I arrived struggling to speak Spanish, and even more, the accent of Andalucia but now I surprise myself with how much I actually understand and am able to communicate. I think I surprised some of my colleagues and students too. Whilst I am by no means fluent I can get by very well. You can read about my early adventures in the Spain tab of my blog, but my most memorable occasion is the gas bottle episode.
I became accustomed to the fact that all the shops close for lunch and on Sundays, including many of those in Seville and Cordoba too. I learnt to organise myself around their opening hours and Sunday was truly a day or rest and recreation.
Whilst I still registered that the church bells peal out every hour, every day of the week, even through the night. I got used to it and it became a familiar part of daily life in a little Spanish town.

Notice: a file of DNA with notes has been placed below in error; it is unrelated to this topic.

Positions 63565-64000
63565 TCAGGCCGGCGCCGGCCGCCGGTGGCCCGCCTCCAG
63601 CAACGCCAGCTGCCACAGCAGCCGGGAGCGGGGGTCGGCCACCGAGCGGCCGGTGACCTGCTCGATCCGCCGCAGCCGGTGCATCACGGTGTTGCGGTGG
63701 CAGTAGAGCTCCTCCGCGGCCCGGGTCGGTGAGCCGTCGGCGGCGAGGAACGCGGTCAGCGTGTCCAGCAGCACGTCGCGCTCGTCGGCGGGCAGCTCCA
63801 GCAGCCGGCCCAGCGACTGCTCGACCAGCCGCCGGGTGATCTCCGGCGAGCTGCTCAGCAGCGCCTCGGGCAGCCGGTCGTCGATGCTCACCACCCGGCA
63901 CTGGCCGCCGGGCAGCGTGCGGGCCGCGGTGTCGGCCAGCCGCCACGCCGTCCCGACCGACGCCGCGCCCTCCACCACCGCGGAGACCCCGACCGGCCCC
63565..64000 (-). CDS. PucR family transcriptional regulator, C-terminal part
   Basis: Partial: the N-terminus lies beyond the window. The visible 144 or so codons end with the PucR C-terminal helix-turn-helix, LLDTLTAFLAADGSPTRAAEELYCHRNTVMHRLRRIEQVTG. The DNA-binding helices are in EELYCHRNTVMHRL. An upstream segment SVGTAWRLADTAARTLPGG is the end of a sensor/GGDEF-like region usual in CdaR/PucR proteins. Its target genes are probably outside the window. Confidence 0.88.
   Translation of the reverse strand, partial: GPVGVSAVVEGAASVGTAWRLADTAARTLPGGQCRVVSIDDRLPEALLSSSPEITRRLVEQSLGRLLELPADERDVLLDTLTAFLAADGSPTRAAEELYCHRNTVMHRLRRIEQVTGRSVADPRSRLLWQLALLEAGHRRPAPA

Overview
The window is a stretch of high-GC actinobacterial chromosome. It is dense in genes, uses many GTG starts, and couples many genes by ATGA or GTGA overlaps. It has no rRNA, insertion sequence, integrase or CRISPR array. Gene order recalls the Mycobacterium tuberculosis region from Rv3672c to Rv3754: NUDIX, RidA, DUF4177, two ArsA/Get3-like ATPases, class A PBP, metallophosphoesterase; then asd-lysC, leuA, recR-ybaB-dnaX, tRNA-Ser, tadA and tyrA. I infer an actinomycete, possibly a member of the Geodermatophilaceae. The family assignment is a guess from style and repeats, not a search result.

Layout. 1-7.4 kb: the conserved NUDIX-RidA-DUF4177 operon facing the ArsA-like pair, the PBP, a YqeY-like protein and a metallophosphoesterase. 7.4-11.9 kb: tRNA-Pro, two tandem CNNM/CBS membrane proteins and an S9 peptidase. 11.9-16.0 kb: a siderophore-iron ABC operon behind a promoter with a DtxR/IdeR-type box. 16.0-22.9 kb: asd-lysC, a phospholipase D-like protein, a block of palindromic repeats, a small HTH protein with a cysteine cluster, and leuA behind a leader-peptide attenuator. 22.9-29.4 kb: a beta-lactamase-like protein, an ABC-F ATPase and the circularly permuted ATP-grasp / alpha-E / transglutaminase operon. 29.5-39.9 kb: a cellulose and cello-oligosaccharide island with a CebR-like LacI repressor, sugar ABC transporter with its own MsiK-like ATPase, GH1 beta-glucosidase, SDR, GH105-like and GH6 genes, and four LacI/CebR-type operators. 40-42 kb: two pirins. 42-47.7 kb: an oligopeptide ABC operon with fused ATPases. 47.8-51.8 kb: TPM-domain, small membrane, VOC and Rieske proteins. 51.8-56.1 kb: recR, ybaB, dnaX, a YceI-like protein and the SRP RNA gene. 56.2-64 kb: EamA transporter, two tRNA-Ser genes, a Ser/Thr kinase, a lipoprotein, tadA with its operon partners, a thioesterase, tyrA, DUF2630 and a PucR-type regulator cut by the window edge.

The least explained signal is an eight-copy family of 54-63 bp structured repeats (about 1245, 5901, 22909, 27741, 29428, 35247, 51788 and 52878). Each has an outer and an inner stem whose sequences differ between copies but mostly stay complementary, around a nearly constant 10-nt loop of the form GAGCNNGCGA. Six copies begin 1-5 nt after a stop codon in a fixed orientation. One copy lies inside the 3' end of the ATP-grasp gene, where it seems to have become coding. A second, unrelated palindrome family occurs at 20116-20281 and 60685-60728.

I loved sitting in the Salon (the main square that is more correctly named Plaza Espana) especially in the recent months when the daylight lasted until about 10 o’clock, and at the other little bars having a tapa and watching whole families or varying generations all eating together, the children and dogs all playing sociably. I didn’t enjoy the dog poo that I need to keep a sharp eye out for!
It’s been a great learning experience. Learning about the rich culture, both ancient and modern, learning about the people and the local customs. All in all it’s been a wonderful opportunity to learn first hand about life in a small Spanish town away from all the commercialism and tourist hubble-bubble of the larger cities.
All in all, it was a wonderful experience. Thank you Educalia Ecija and all the fabulous people I’ve had the opportunity to be involved with during my time there.
The school year is drawing to a close, at least here in Europe, which means so too is my time here in Spain. I’m making the most of the last few weekends and have been to Granada, Cordoba and Seville this month. Distances are not as vast as at home in Australia, so even though I don’t have a car here, it’s fairly easy to get about from one area to the other. I’m using buses, BlaBla Cars and lovely students who kindly give me lifts if they are headed in the direction I want to go.